School & District Management

NGA Transition Won’t End Push for ‘Innovation’

By Michele McNeil — July 31, 2007 4 min read
  • Save to favorites
  • Print

Even though her stint as chair of the National Governors Association ended last week, Arizona Gov. Janet Napolitano is forging ahead with her national “Innovation America” initiative by forming a new foundation and convening a task force to recommend ways of reshaping public schools to help students better compete globally.

“This is my innovative way of keeping the agenda going,” Ms. Napolitano, a Democrat, said in an interview. “Now we’re looking at really tying innovation into the economic future of the states. The vast majority of governors are now engaged in this subject.”

The subject of innovation is, indeed, a broad one. The initiative’s education and technology agenda focused on states’ building strong, competitive K-12 systems with a heavy emphasis on math and science. Ms. Napolitano worked on getting colleges and universities to better connect with their state and regional economies. And she tried to get business leaders involved in the conversation.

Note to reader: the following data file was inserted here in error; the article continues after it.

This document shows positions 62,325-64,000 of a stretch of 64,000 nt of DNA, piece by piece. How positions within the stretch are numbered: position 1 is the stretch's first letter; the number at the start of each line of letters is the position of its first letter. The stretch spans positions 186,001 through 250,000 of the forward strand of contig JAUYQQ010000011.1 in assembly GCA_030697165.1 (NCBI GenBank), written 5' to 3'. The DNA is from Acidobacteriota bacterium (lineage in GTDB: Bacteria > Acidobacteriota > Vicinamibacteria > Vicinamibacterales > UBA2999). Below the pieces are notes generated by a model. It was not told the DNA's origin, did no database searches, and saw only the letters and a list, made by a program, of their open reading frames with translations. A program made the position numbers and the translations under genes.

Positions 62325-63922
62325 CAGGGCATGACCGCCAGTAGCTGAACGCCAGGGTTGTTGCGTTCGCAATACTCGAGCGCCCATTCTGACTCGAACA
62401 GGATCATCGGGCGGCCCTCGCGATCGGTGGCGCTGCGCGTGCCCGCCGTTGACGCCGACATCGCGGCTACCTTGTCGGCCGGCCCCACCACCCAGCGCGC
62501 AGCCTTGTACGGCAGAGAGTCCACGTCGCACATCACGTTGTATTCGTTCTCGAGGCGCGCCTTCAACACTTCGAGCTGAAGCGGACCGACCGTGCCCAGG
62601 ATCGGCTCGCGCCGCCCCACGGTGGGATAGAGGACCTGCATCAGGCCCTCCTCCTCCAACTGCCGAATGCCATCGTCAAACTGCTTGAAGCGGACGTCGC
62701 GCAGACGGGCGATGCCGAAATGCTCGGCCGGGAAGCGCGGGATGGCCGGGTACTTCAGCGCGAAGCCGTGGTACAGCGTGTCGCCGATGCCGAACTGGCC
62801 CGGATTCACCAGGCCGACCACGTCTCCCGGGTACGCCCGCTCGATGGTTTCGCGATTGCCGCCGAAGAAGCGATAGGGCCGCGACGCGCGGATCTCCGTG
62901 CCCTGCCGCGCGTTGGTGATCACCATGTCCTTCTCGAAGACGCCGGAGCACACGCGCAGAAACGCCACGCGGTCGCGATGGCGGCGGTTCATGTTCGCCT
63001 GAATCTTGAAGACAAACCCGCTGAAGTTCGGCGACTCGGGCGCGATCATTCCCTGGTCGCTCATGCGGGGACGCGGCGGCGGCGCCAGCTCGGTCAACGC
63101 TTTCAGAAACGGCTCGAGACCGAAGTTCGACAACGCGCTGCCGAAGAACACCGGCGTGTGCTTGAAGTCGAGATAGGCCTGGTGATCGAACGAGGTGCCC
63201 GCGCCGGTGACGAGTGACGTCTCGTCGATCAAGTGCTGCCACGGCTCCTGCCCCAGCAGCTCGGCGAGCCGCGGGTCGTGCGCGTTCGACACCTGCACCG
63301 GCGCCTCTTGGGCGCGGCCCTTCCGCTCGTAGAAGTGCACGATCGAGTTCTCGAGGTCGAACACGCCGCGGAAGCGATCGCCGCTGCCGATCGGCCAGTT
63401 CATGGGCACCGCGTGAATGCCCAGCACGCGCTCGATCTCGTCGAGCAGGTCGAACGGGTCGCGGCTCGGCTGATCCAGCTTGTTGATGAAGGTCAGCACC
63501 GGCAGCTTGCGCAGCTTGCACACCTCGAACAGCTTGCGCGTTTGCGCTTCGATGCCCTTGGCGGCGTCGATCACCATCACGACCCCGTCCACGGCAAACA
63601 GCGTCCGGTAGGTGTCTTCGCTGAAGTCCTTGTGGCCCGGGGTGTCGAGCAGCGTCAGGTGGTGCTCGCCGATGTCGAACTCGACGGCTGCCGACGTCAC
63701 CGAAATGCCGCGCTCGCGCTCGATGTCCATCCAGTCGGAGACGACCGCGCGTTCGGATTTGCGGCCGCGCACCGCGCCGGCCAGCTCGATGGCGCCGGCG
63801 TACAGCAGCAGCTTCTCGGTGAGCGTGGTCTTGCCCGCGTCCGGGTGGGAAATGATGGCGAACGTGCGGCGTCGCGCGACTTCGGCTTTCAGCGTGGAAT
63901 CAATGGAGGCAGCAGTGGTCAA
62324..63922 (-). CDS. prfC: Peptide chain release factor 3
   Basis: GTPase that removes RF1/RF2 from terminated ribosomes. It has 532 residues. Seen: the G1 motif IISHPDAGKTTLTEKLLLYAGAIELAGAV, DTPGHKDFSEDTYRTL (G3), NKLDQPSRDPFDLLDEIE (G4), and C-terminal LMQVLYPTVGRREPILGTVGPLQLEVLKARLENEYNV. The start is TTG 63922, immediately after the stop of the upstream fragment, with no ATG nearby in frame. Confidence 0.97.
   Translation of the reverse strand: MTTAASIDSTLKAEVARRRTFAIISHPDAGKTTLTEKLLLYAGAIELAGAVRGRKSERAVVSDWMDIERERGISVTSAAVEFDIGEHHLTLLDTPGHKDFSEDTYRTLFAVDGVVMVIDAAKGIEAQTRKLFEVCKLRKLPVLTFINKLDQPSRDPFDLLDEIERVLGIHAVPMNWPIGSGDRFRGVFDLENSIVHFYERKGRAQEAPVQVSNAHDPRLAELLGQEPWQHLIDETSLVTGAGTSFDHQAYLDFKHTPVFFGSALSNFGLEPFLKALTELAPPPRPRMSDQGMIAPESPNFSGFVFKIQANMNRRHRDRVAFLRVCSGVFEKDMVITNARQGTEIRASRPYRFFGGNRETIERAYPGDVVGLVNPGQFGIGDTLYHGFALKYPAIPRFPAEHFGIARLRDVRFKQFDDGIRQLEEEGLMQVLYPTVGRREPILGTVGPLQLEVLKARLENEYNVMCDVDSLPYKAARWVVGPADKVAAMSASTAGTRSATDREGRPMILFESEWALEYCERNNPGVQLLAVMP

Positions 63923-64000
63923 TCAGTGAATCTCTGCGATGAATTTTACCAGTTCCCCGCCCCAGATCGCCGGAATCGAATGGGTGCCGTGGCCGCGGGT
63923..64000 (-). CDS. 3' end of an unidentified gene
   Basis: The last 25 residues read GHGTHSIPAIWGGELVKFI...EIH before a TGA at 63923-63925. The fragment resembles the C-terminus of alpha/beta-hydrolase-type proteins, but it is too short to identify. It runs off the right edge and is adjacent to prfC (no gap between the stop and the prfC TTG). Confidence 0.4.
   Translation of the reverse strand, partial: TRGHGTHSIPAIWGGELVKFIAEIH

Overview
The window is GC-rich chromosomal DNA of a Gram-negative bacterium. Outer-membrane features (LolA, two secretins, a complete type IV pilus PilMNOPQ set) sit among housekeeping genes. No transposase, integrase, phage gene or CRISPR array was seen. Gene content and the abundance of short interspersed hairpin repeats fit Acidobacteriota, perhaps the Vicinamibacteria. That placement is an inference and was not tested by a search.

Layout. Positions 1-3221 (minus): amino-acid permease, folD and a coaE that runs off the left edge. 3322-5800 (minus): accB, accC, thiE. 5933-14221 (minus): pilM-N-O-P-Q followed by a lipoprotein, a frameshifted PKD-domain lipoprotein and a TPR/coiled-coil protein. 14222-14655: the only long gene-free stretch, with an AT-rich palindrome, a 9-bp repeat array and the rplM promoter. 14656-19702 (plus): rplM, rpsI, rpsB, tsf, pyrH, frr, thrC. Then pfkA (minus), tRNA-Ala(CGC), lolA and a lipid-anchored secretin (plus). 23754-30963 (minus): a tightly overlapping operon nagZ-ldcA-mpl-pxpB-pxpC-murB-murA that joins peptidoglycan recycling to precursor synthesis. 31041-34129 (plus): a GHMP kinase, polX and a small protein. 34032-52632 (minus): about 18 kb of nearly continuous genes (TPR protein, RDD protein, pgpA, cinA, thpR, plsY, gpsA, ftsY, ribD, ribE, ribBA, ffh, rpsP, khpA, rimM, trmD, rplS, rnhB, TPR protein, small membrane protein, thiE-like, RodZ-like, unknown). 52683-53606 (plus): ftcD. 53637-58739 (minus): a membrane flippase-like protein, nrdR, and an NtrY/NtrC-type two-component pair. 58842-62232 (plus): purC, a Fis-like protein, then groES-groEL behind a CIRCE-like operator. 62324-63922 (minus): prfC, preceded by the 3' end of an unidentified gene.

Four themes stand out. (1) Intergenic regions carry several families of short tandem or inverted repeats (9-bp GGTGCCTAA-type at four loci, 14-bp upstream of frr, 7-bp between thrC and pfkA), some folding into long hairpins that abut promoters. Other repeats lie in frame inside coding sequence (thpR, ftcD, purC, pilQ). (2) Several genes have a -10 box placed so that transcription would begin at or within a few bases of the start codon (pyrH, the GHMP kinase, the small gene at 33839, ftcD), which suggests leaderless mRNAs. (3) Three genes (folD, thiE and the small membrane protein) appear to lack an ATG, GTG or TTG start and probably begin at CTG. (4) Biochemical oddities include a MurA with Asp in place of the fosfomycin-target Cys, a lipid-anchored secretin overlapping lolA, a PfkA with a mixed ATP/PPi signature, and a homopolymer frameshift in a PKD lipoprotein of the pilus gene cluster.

Earlier this month, six states—Colorado, Hawaii, Minnesota, Ohio, Pennsylvania, and Virginia—won $500,000 each from the NGA’s Center for Best Practices to create science and technology education centers.

Ms. Napolitano explained that her initiative tries to answer this question: “How does the U.S. maintain and grow its place in the world as a place where new developments are conceived of and moved to market as quickly as possible?”

Foundation, Task Force

The new Innovation America Foundation, which Gov. Napolitano announced July 23 and is separate from the Washington-based NGA, is slated to start this fall with a public-outreach campaign that seeks to tout the work of American innovators and spur more innovation.

A Web site, www.youinnovate21.net, has been created and in October will showcase the work of high school students from around the country who will be asked to submit 30-second videos explaining what innovation means to them.

The companies and groups that have already pledged to participate in the foundation’s work, according to Ms. Napolitano’s office, include: the Advertising Council, Apple Inc., Microsoft Corp., eBay Inc., and the National Science Foundation. In the interview, Ms. Napolitano wouldn’t say how much start-up money she’s already secured for the foundation.